I have been making visualization collages for 25 years. You can never have too many. It is enjoyable to have Life Dream parties with a few friends. Sometimes you can share pictures. Because poster board is large and it might take over your apartment or house, a good idea is to have them reduced and laminated so that you can carry them with you or have them in surprise places like in your drawers. The most exciting thing about this endeavor is when situations start manifesting and you realize the ideas, pictures were on your poster. This method of creating your own reality is powerful.

Each day when I turn on my computer I see the magnificent stones of Stonehenge set against a light ultramarine sky. When I chose this picture I didn’t know exactly where it was; I thought in Europe somewhere. I’ve been looking at this for over a year. When I travel with my family we use our time shares to trade for exotic places in the world. We tried to go to Italy this past summer but there were no resorts available. We were fortunate to exchange for England. On our journey between London and Cornwall was the ancient site of Stonehenge. We didn’t have to go even one mile out of our way to see it. My subconscious mind was impressed with this amazing image day after day until it became a reality.

I’m off to work on a Life Dream Plan. What about you?

For more information on Kay Kopit: www.isurviveddocumentary.com

Author's Bio: 

Kay Kopit, accomplished artist, actor, writer, speaker and gifted teacher.

Kay Kopit grew up in the Midwest town of Clayton, Missouri. At the age of sixteen she choreographed as well as designed and made costumes for several high school productions. Here she found her passion for art and theatre.

Kay attended the University of Missouri where she received a B.S. in Art Education and M.A. in Painting and Ceramics. While in college she continued her interest in theater production succeeding in choreography and costume design for several major productions, including “Carnival” and “Once Upon a Mattress.” After graduate school she taught Life Drawing, Design, and Ceramics at the very prestigious Stephens College in Columbia, Missouri.

In 1969 Kay was inspired to move to the East or West Coast. By the flip of a coin (literally) she decided to move to the East Coast where she made Boston, Massachusetts her home. She was immediately offered a position teaching art at Lexington High School. After several successful years teaching Kay was determined to pursue a career in the arts and theatre and moved to California.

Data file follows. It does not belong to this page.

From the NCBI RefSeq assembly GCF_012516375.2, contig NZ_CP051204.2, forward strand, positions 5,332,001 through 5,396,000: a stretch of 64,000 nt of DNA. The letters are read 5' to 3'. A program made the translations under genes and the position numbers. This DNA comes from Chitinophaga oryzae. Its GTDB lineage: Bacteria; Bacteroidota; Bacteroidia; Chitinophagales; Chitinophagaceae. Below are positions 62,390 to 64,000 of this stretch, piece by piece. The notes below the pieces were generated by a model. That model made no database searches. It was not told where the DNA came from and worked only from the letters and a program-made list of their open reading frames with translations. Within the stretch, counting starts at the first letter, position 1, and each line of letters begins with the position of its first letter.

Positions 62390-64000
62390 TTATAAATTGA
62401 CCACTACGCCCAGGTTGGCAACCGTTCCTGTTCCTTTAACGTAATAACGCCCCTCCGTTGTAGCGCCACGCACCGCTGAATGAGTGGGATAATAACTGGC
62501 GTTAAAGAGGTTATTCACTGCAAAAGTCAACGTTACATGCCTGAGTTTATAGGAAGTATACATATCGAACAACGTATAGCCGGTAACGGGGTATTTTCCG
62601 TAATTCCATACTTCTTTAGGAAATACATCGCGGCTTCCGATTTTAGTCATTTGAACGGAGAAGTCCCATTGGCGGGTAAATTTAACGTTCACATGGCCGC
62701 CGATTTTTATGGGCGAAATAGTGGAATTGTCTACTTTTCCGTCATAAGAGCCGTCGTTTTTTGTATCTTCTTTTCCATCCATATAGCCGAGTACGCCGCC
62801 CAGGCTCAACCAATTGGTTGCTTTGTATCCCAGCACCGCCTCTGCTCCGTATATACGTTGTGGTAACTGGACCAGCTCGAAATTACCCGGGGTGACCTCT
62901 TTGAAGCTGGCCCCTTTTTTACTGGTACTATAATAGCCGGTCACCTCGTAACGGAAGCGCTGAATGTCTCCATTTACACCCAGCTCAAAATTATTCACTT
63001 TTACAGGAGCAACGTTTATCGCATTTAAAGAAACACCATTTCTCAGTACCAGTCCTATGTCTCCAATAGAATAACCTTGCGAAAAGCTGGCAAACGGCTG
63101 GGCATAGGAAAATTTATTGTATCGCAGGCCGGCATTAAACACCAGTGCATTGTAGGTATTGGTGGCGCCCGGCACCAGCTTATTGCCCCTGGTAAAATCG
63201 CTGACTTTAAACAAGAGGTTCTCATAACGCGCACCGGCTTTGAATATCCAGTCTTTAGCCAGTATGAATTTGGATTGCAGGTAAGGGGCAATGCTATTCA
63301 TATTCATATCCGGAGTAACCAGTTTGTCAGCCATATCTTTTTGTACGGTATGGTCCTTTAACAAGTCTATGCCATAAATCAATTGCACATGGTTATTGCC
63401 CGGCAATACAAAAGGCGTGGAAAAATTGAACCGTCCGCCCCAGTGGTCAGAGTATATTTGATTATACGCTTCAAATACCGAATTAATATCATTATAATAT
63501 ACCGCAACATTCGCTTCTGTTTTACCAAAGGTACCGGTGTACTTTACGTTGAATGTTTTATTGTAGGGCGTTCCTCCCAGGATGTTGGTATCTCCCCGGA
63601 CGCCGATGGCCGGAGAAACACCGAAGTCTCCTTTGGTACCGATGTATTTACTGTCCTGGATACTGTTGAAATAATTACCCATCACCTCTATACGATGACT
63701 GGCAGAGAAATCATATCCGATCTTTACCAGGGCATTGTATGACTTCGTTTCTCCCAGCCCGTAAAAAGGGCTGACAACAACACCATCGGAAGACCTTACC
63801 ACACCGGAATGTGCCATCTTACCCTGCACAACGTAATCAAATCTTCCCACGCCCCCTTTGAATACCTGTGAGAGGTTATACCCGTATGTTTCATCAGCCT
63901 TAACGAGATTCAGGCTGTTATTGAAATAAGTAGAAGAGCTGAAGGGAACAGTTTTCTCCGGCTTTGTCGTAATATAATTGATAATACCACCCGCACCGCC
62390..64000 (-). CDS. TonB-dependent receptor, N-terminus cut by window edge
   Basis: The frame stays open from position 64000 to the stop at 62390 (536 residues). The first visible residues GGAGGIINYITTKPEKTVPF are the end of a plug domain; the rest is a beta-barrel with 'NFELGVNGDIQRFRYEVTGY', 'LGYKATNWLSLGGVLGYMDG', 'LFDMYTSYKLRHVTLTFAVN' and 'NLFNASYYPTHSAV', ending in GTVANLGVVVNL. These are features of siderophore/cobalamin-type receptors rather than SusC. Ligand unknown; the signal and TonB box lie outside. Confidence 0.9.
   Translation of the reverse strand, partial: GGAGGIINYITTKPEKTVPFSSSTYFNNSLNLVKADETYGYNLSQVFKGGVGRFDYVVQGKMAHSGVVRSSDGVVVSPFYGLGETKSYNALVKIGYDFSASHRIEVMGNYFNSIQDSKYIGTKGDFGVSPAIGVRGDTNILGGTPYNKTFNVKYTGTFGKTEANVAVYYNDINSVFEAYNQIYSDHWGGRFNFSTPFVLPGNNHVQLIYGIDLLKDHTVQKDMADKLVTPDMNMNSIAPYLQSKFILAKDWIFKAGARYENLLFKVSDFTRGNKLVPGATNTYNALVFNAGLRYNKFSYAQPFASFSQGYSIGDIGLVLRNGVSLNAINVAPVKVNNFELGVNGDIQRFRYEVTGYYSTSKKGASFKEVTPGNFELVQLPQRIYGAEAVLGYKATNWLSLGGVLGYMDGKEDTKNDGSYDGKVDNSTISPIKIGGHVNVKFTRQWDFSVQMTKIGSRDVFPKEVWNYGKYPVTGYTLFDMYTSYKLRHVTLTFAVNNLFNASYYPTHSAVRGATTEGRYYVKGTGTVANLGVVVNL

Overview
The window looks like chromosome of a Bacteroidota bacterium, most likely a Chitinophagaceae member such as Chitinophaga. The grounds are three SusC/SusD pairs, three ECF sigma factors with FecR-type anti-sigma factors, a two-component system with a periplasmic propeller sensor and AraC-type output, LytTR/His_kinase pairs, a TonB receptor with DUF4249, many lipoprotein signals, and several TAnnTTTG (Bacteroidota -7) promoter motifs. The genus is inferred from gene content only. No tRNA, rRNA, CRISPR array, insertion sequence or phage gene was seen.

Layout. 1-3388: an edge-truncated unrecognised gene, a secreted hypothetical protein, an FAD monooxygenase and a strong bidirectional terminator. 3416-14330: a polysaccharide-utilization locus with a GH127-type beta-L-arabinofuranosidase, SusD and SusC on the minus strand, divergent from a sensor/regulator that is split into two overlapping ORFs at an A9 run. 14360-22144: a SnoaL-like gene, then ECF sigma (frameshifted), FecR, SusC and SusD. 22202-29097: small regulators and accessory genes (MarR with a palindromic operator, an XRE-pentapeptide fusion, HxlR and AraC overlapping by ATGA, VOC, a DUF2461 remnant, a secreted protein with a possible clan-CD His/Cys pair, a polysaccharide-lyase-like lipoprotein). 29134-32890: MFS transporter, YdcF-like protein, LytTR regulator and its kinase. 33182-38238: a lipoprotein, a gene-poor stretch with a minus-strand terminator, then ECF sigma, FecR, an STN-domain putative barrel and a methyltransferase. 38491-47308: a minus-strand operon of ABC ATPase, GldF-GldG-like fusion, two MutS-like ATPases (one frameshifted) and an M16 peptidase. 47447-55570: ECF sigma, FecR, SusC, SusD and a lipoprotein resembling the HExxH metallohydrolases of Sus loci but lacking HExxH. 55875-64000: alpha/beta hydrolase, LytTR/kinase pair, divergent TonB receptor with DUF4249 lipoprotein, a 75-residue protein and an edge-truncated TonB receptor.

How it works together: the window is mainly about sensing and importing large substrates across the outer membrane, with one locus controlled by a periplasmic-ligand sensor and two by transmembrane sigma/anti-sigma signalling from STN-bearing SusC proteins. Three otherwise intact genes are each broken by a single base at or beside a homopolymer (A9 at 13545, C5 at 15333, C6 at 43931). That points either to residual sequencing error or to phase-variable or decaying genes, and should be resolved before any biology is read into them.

Kay moved to San Francisco where she trained with Wendell Phillips of the well-known Stagegroup Theatre. For several years she studied acting, dance, public speaking, and playwriting with reputable names such as Elizabeth Huddle of A.C.T., Peter Layton of The Drama Studio of London at Berkeley, and Sue Walden of the Improvisational Workshop.

Kay had continued success in her acting and modeling career. She appeared in many national commercials including: Dreyer’s Grand Ice Cream, Hunt Wesson Foods, Totino’s Pizza, Shaklee, and many more. She acted as the principal spokesperson for several Industrial Films including: Chevron, Fireman’s Fund, Zenger Miller Productions and American Protective Services. Her print work was extensive including: Ketchum Advertising, Safeway, and Emporium-Capwell.

Kay’s good business sense and devotion to teaching inspired her to open her own pottery in Marin County, California. She founded and operated, “Clay In Mind,” a ceramic school and gallery in San Rafael. This venture led to “Clay In Mind II” a manufacturing plant in San Diego, California. After many productive years the opportunity to sell came and Kay felt it was a good time to do so.

Most recently, Kay is the writer and producer of a documentary of her life story, “I Survived: One Woman’s Journey of Self-Healing and Transformation” which covers 15 years of living with an alcoholic. Although Kay was successful in her life, behind closed doors she endured pain, shame and emotional maiming. Her story is being told to help others overcome the debilitating disease of codependency.

Kay is now living an amazing life with her husband Bryan of 17 years (who just happens to be 19 years her junior.) To complete their family they adopted a daughter at birth when Kay was 54 years of age. Besides being a mother and wife she continues with her love of painting, writing, teaching and speaking on the subject of codependency. Her passion is not only the arts but to help people through her inspirational story. Her courage, stamina, and faith have given her direction and the gift of helping give others hope. Kay has several published articles and writing a monthly column for Recovery Times.

Read more about Kay Kopit at www.ISurvivedDocumentary.com.

Contact: Rhonda Boudreaux
Kay Kopit Productions